from The American Heritage® Dictionary of the English Language, 4th Edition
- n. Containers for a traveler's belongings.
- n. The cases and belongings of a traveler.
from Wiktionary, Creative Commons Attribution/Share-Alike License
- n. The bags and other containers that hold a traveller's belongings.
- n. The contents of such containers.
from the GNU version of the Collaborative International Dictionary of English
- n. That which is lugged; anything cumbrous and heavy to be carried; especially, a traveler's trunks, baggage, etc., or their contents.
from The Century Dictionary and Cyclopedia
- n. Anything to be carried that is cumbersome and heavy.
- n. Baggage; especially, a traveler's baggage.
from WordNet 3.0 Copyright 2006 by Princeton University. All rights reserved.
- n. cases used to carry belongings when traveling
If the customs officer snatches a piece of my luggage, it will in general itself be luggage; if adoring groupies snatch an article of my clothing, it will be clothing; for ˜luggage™ and ˜clothing™ are mass nouns.
After you land at Heathrow, and once you get your luggage (if you get your luggage*) you have a number of choices for getting into London.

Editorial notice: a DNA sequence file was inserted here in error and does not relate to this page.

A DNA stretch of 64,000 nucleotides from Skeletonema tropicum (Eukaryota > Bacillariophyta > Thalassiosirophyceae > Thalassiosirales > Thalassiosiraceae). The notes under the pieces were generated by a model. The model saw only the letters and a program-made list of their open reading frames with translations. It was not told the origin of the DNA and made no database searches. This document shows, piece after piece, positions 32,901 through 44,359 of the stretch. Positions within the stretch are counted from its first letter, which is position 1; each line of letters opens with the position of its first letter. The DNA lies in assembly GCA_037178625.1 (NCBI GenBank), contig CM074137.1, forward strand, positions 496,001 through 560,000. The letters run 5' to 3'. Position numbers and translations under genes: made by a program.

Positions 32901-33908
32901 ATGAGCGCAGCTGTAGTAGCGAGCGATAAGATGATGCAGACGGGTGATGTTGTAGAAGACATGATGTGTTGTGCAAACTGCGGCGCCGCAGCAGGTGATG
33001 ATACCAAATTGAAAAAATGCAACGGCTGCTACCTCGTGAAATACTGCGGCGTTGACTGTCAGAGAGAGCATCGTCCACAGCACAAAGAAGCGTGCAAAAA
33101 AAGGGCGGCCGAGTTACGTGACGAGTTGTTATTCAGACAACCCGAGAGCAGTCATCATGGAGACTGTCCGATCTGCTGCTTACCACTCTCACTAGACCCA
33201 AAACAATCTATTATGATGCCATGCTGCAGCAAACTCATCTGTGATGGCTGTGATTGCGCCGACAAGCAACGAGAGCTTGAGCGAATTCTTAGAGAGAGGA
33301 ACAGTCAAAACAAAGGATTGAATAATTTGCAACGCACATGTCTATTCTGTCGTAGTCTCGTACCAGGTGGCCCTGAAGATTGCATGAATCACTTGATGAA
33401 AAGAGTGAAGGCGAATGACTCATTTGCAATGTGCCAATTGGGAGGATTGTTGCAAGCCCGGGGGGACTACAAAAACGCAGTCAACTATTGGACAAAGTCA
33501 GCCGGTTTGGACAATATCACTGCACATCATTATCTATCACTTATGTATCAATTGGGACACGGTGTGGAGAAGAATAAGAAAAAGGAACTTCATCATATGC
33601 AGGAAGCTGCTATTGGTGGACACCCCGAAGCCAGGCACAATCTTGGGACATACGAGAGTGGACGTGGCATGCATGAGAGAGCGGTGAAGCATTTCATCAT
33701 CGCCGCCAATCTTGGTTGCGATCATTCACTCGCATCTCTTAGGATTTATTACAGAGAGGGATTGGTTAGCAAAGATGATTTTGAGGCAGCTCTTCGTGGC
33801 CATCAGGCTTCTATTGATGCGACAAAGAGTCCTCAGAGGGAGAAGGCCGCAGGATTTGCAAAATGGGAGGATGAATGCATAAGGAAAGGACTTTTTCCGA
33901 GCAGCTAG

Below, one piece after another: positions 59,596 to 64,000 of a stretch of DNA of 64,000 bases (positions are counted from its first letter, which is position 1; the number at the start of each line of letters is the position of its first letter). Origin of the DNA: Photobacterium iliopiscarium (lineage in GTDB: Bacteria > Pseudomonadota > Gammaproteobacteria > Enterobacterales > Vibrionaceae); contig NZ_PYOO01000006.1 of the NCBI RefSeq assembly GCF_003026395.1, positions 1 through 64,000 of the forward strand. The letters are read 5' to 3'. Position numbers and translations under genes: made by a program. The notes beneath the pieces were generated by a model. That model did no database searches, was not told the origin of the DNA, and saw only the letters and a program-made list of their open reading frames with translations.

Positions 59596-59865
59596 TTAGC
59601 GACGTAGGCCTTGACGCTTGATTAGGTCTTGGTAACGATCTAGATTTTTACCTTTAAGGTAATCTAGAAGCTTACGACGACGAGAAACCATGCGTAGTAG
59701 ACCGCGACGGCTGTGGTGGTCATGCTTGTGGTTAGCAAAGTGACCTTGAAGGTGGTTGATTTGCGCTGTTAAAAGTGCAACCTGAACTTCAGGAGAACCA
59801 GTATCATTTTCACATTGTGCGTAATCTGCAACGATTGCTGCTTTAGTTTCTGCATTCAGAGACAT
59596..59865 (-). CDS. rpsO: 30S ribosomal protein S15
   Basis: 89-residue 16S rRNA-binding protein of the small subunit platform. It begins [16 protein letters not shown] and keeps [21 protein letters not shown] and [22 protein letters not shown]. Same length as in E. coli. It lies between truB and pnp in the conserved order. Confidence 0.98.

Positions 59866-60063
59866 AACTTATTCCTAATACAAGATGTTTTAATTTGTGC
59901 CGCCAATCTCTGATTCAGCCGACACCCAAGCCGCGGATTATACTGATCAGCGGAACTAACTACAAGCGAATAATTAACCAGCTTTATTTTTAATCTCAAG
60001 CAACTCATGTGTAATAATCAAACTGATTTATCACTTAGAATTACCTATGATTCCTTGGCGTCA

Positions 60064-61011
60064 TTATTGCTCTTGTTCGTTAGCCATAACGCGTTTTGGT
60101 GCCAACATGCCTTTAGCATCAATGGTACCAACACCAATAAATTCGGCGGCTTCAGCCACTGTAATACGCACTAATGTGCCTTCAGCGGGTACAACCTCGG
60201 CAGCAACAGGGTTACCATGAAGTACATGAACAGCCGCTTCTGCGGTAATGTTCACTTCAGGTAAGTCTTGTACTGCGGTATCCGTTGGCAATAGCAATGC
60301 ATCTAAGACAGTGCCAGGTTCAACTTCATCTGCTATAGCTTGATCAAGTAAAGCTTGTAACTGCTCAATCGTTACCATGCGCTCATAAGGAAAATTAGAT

The ship has not yet arrived, but will doubtless be here in a few moments, the bad weather having delayed her; and my luggage is all hurried down to the tender, where I should be sent, too, did I not wail with hunger.
Now that carry-on luggage is out of hand the airlines say Don't want to pay to check it?
If their service to my carry on luggage is superior, I should be the one deciding if the fee is worth choosing that airline.
Just to check regular luggage is $40 a bag or more, and they usually have to weigh less than 50 pounds which is almost impossible.
And no, 3 Adults and 3 KIds with multiple pieces of luggage is not the best way to travel on a bus.
I read that packing jewelry in checked luggage is not advisable, although I certainly do not have diamonds, rubies, or anything of the sort in my possession.
Nongjian Tao, an Arizona State University professor who studies the basic properties of graphene, also foresees graphene-based chemical sensors to detect explosives in luggage and volatile organic compounds in the air.
What if Revell had a RedCap take the luggage from a taxi, bring it to the check-in counter, and place it on the scale?